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Urge Congress to Increase Access to Child Nutrition Programs

It is time for Congress to authorize child nutrition programs. Millions of children who live in food insecure households rely on these programs for crucial nutrition needs. It is essential that these programs are funded so that children can get the support that they deserve.

Congress is currently considering– The Improving Child Nutrition and Education Act of 2016 (HR 5003). This legislation makes no new significant investments in child nutrition programs while also implementing changes that will decrease access to essential programs.

Urge your  Representative to oppose The Improving Child Nutrition and Education Act of 2016 (HR 5003)  by entering your zip code and information below:

Background on Child Nutrition Programs

According to 2014 data from the US Department of Agriculture (USDA), over 47 million Americans live in a household that faces difficulty affording enough food. One in five, or 15.3 million of these household members, are children. Food insecurity exists nationwide and has major impacts on children - previous USDA studies have shown that children who live in food-insecure households have increased risks of developmental and health problems. Studies also link growing up in poverty to obesity later on in life, further demonstrating how important it is for us to ensure that children will not go hungry.

That is why it is crucial that Congress reauthorizes the Child Nutrition and WIC programs. This law includes the National Lunch and School Breakfast Programs ensuring that children receive healthy meals during the school days, the Summer Food Service Program giving students access to foods during the summer, the Afterschool Snack and Meal Program supplying young people with snacks in nonprofit and public organizations, the Fresh Fruit and Vegetable Program providing snacks during the school day, and the Special Supplemental Nutrition Program for Women, Infants and Children (WIC) providing nutrition assistance and health care to low income pregnant women, new mothers, and young children.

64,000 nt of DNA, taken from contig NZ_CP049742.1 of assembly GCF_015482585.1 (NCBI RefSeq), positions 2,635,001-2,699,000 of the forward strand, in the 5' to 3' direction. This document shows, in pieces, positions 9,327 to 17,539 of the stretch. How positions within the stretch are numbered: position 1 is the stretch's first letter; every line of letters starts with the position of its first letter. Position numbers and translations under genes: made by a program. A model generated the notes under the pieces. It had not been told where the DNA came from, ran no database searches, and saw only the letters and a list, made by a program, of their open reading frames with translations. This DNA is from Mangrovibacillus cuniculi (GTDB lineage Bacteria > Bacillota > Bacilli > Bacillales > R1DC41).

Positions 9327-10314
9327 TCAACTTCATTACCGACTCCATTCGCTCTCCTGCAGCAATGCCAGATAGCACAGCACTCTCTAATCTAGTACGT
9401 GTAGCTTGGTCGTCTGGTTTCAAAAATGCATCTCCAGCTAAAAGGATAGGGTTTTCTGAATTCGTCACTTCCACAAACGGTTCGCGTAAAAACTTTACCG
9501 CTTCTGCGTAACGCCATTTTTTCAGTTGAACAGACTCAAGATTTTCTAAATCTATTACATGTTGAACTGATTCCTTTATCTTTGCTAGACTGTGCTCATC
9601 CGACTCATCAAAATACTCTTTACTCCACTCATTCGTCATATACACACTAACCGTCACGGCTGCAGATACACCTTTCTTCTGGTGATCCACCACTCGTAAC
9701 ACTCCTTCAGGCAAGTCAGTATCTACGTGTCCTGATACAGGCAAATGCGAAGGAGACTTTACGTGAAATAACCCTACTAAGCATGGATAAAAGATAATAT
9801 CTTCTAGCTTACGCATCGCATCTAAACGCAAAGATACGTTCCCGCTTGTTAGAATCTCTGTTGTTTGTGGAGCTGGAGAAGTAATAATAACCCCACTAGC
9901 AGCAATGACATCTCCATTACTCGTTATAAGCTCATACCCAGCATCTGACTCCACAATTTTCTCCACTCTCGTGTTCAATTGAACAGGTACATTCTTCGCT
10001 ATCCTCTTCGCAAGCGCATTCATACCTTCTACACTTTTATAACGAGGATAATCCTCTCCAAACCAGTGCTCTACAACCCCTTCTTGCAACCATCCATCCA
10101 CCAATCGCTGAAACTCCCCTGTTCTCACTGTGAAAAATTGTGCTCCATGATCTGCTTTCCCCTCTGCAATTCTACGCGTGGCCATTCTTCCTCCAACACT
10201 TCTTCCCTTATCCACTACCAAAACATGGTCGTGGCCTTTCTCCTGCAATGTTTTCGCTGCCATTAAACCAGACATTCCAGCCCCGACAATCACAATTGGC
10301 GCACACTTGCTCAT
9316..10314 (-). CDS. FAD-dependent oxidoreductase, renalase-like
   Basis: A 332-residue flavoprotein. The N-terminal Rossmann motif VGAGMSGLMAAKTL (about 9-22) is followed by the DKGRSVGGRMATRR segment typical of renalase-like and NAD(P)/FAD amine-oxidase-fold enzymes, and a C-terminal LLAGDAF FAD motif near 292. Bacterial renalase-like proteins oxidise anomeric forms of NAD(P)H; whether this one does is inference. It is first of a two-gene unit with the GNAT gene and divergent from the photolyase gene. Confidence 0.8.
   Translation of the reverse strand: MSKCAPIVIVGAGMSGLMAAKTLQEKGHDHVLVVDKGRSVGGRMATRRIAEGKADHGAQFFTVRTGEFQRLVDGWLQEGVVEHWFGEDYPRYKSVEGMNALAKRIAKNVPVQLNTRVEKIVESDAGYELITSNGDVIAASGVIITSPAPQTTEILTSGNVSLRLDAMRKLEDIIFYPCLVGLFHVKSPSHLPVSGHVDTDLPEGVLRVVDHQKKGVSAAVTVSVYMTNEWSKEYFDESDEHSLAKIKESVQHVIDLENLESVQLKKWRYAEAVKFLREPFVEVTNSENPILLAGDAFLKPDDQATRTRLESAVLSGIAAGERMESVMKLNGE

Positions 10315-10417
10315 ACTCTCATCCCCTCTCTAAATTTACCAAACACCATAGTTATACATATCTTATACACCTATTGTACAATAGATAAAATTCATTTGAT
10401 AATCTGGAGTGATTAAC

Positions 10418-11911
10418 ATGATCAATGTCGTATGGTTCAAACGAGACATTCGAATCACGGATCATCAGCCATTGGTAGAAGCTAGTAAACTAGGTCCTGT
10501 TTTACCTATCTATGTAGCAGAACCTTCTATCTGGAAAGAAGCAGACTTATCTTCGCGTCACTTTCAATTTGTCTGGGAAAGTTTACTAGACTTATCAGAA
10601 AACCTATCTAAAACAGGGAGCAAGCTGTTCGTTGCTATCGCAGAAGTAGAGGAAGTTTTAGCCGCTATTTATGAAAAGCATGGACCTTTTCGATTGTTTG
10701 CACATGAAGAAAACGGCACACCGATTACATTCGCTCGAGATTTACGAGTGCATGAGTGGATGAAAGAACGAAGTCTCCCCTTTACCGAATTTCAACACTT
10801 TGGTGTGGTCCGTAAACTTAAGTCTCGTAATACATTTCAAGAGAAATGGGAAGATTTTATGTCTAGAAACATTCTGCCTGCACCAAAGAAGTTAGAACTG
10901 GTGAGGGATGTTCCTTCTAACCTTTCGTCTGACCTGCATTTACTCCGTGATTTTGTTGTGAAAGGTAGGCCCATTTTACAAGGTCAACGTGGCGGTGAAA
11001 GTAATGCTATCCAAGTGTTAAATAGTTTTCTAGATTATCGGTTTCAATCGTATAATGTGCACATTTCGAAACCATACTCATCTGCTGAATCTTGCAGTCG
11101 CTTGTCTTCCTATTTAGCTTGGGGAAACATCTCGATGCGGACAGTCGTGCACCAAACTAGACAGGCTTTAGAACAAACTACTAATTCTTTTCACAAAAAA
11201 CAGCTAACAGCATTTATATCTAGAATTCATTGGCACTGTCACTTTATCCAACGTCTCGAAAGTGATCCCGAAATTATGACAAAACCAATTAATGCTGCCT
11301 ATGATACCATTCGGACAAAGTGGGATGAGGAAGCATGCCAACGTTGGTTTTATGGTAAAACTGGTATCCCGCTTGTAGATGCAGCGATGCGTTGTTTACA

Currently only 1 in every 6 students who receives free and reduce priced meals receives meals over the summer. There have been many proposals to try to close this “meal gap” and it is now up to ensure that they do everything possible to expand access to these meals during the summer and to make distribution sites accessible and safe. This legislation will also increase the age of WIC eligibility to age 6 ensuring that young children eat healthy food at an essential stage of their development.

The Improving Child Nutrition and Education Act of 2016 raises the threshold for the Community Eligbility Provision, eliminating universal breakfast and lunch to over 7,000 currently eligibile school districts. This legislation makes no significant new improvements in the WIC program or summer meals. Finally, the legislation increases the number of applications that must be verificed for nutrition programs, increasing the likelihood that eligible children could lose access to these essential meals.

As Congress continues to work on reauthorizing child nutrition programs, the final bill should include:
  • Increased funding to Special Supplemental Nutrition Program for Women Infants and Children
  • Increased funding for Summer Meal Programs that help eliminate the Summer meal gap
  • Maintain the 40% threshold for the Community Eligibility Provision to maintain sufficient access to school lunch programs and provide dignity to those students who qualify for free and reduced price meals.
  • No new verification standards that decrease access for some children to essential nutrition programs 

Jewish Values and hunger:

Too many Americans struggle with hunger year-round. The Torah and Jewish tradition are explicit in the command that we feed the hungry and help eradicate hunger from our society. Leviticus 23:22 tells us, "And when you reap the harvest of your land, you shall not reap all the way to the edges of your field, or gather the gleanings of your harvest; you shall leave them for the poor and the stranger. I the Eternal am your God." In Isaiah 58:7, God commands us to "share [our] bread with the hungry and bring the homeless into [our] house." The Jewish tradition mandates us not just to act individually to end hunger, but as a community. The Talmud explains that each Jewish community must establish a public fund to provide food for the hungry, and our sages explain that feeding the hungry is one of our most important responsibilities on earth: "When you are asked in the world to come, ‘What was your work?’ and you answer: ‘I fed the hungry,’ you will be told: ‘This is the gate of the Lord, enter into it, you who have fed the hungry’" (Midrash to Psalm 118:17).

Take Action:

In addition to sending an email through our action alert above, you can call the Capitol Switchboard at (202) 224-3121. For more information, please contact Eisendrath Legislative Assistant Tyler Dratch at 202.387.2800.